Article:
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In this idiosyncratic “post-mortem” of the latest in Gamevil’s Nom series, maverick designer Bong Koo Shin details the surprising concept behind his latest opus and detais the reason that he feels Nom 3 is the game that “finally merges games and art,” featuring innovative mobile-only missions for an avant-garde experience.

October 4, 2007

6 Min Read

Author: by Bong Koo Shin

TitleNom 3 from Gamevil is the sequel to Nom 1 and 2 and a new type of mobile game, featuring smoother movement than that of its predecessors. Nom travels through more than one hundred backdrops, which are comprised of different combinations of small squares. The squares move and change in various patterns and colors as if they are alive, which resemble a morphing effect.

In general, Nom 3 gives an impression of media art, and I have always tried to bring the borderlines of game and art closer. Nom 3 is a monumental game that finally merges games and art. I recognize that in some situations there may be conflicts between game and art, but I was I was thrilled to find that Nom 3 is the first offspring of the genetic synthesis of the two genres. The Nom 3 project has not been easy at all, but it has been personally meaningful; and I have been able to overcome the difficulties with LOVE.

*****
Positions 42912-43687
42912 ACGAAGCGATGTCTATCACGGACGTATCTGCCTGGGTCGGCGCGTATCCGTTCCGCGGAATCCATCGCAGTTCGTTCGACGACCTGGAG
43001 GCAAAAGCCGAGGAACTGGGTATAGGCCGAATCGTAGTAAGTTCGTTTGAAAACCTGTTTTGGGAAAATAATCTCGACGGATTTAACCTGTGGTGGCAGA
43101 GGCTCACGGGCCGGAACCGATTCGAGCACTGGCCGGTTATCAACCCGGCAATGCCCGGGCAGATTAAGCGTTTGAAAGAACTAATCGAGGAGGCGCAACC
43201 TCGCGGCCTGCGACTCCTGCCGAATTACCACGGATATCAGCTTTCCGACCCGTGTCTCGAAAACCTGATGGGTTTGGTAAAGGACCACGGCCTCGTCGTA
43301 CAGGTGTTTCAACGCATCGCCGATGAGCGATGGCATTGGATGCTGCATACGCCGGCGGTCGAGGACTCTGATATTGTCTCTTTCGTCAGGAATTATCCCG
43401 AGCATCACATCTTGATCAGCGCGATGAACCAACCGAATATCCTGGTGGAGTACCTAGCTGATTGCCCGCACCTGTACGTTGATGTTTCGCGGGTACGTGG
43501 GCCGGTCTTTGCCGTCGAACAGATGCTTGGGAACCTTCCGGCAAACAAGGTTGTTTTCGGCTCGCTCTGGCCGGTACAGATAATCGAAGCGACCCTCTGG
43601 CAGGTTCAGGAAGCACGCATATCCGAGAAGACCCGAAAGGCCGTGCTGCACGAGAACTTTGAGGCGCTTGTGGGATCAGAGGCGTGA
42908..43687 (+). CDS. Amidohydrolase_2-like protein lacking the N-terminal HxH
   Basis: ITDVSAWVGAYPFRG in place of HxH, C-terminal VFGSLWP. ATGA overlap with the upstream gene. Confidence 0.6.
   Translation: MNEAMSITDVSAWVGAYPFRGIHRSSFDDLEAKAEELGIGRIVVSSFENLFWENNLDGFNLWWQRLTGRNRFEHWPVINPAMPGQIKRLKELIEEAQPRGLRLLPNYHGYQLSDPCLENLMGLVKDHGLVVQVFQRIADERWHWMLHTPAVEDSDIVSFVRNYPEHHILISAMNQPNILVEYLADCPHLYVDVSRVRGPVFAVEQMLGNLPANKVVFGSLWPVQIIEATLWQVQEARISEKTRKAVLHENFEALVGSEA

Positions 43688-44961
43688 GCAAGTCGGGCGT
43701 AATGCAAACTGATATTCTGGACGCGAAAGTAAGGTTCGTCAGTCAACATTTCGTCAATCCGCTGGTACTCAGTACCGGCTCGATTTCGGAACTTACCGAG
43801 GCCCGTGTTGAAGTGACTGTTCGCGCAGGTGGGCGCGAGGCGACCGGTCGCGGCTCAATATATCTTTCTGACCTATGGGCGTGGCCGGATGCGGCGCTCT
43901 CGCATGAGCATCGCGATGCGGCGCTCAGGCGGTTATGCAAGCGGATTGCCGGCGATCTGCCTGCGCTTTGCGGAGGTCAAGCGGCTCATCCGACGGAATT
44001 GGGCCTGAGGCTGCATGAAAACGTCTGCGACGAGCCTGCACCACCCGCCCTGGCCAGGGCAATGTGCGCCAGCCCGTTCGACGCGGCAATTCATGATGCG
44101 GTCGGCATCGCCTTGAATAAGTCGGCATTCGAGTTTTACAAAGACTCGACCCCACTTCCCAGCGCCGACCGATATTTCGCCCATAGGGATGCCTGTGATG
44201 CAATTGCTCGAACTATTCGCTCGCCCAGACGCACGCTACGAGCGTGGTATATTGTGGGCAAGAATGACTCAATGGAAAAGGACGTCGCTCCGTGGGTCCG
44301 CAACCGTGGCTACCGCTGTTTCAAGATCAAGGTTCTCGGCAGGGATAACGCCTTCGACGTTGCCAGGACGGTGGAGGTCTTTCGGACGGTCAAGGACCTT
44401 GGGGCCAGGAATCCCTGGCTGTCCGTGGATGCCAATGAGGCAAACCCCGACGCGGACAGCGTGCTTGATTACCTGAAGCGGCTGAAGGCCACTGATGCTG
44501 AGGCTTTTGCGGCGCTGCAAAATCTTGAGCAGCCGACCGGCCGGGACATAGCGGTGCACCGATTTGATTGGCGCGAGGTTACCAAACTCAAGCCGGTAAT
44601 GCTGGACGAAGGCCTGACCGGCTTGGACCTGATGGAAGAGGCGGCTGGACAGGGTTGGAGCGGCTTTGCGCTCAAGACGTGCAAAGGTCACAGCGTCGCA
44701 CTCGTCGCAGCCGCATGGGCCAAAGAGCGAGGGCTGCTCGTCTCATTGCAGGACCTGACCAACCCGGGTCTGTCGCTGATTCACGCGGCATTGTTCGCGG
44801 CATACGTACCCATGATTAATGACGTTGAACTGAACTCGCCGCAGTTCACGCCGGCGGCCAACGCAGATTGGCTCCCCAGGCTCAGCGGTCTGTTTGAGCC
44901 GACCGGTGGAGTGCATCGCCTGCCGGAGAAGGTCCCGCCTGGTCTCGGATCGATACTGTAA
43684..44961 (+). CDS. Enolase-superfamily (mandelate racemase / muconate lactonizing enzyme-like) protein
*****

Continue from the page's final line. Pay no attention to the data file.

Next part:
Nom 3, Inspired by Love

The subtitle of Nom 3 is "A Beautiful but Cruel Square." I remember last Valentine's Day when female co-workers gave out meaningless Valentine chocolates to their male colleagues for the day's sake. Since I was not dating anyone at that time, I was delighted to have the chocolates and finished them right away. As I enjoyed the chocolates in my mouth I thought to myself, "Ahh, they are melting in my heart, beautifully but cruelly." That was an honest monologue slipping out, as I felt both the sweetness of chocolates and the bitterness of solitude. Right at that moment, something came across my mind: "A Beautiful but Cruel Square!" (Most low priced Korean chocolates are in a rectangular shape). All the objects in gameplay except the main character were to be designed in a square form and those squares were to be enlivened and move and dissolve in coordination. On that day, Nom 3 was born.